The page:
Human Papillomavirus (HPV)

Infection with one of the 30 human papillomavirus (HPV) types that infect the genital epithelium is very common, although most of these infections are asymptomatic. The most common virus type was HPV 16, followed by 6 and 11. The most usual manifestation of HPV infection, when one occurs, is genital warts. Indeed, genital warts are the most common symptomatic STI. They are usually caused by HPV types 6 and 11 and develop in about half the women infected with these types. There’s no cure for HPV. But there’s a lot you can do to keep HPV from having a negative impact on your health. There are vaccines that can help protect you from ever getting certain types of HPV. Genital warts can be removed by your nurse or doctor. High-risk HPV can usually be easily treated before it turns into cancer, which is why regular Pap/HPV tests are so important. While condoms and dental dams don’t offer perfect protection, they can help lower your chances of getting HPV.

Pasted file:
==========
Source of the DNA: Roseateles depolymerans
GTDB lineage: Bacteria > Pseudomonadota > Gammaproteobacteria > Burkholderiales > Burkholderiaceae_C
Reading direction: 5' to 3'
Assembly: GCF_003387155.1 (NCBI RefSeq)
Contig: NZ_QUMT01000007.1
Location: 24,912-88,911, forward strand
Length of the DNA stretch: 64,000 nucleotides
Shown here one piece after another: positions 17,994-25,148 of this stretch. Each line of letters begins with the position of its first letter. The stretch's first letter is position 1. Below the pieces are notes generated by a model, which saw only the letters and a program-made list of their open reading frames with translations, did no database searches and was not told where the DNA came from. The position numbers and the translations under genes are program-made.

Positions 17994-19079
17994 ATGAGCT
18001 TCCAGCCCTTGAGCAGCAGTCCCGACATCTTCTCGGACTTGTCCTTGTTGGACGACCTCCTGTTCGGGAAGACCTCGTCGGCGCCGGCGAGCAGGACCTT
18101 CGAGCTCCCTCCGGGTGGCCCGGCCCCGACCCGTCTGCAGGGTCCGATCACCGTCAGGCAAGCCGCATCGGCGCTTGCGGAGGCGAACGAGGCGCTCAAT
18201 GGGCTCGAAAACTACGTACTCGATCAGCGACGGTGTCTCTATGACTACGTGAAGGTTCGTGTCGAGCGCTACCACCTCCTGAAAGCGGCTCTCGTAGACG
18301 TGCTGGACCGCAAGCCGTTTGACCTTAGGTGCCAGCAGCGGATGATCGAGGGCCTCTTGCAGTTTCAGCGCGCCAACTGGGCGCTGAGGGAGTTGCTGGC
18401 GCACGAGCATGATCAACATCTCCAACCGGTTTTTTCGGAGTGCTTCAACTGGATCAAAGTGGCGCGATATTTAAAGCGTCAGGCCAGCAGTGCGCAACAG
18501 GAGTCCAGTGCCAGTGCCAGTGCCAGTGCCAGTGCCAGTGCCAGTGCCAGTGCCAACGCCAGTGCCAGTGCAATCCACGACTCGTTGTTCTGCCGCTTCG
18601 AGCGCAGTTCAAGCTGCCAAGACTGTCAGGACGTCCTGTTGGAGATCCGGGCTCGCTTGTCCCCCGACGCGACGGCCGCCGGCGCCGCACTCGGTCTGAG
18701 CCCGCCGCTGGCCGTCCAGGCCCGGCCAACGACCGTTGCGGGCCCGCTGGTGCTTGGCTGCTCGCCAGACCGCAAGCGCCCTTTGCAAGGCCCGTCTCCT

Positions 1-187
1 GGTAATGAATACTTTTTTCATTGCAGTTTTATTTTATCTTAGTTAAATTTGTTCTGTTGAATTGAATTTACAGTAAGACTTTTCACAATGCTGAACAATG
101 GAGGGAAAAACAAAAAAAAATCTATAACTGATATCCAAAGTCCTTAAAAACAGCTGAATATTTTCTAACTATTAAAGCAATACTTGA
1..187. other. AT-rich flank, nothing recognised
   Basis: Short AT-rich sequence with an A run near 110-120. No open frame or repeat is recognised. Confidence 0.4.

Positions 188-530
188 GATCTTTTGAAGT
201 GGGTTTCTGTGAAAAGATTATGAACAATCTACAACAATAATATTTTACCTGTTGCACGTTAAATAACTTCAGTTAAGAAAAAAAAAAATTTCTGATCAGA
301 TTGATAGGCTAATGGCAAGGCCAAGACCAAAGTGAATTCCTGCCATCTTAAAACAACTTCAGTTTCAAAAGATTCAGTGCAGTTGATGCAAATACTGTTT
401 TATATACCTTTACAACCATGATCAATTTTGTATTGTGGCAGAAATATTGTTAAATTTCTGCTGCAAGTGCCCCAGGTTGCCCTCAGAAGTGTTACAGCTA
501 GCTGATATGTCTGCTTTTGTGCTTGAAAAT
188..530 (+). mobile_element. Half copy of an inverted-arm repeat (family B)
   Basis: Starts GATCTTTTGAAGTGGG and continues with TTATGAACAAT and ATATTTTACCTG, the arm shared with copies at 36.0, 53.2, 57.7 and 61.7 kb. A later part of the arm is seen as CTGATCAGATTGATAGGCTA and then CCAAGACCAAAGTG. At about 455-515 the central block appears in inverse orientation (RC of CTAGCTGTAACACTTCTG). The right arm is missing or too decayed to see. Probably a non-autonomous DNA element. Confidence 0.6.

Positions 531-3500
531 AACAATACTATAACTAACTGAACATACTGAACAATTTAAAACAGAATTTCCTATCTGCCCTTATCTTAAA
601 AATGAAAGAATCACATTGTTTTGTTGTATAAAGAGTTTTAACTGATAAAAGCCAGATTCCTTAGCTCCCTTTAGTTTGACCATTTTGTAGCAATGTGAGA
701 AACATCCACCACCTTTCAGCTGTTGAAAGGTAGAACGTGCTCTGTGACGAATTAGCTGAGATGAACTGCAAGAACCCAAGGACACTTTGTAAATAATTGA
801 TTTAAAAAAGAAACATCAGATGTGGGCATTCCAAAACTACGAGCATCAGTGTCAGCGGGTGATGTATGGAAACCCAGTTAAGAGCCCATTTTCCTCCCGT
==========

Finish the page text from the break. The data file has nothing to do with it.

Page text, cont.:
• Track 1-1 Genital Warts
  • Track 2-2 Opportunistic Cancer
  • Track 3-3 Genital HPV infection
  • Track 4-4 Low risk HPV (Type 6 and 11)
  • Track 5-5 High risk HPV (Type 16 and 18)
  • Track 6-6 Regular Pap/HPV tests

Related Conference of Infectious Diseases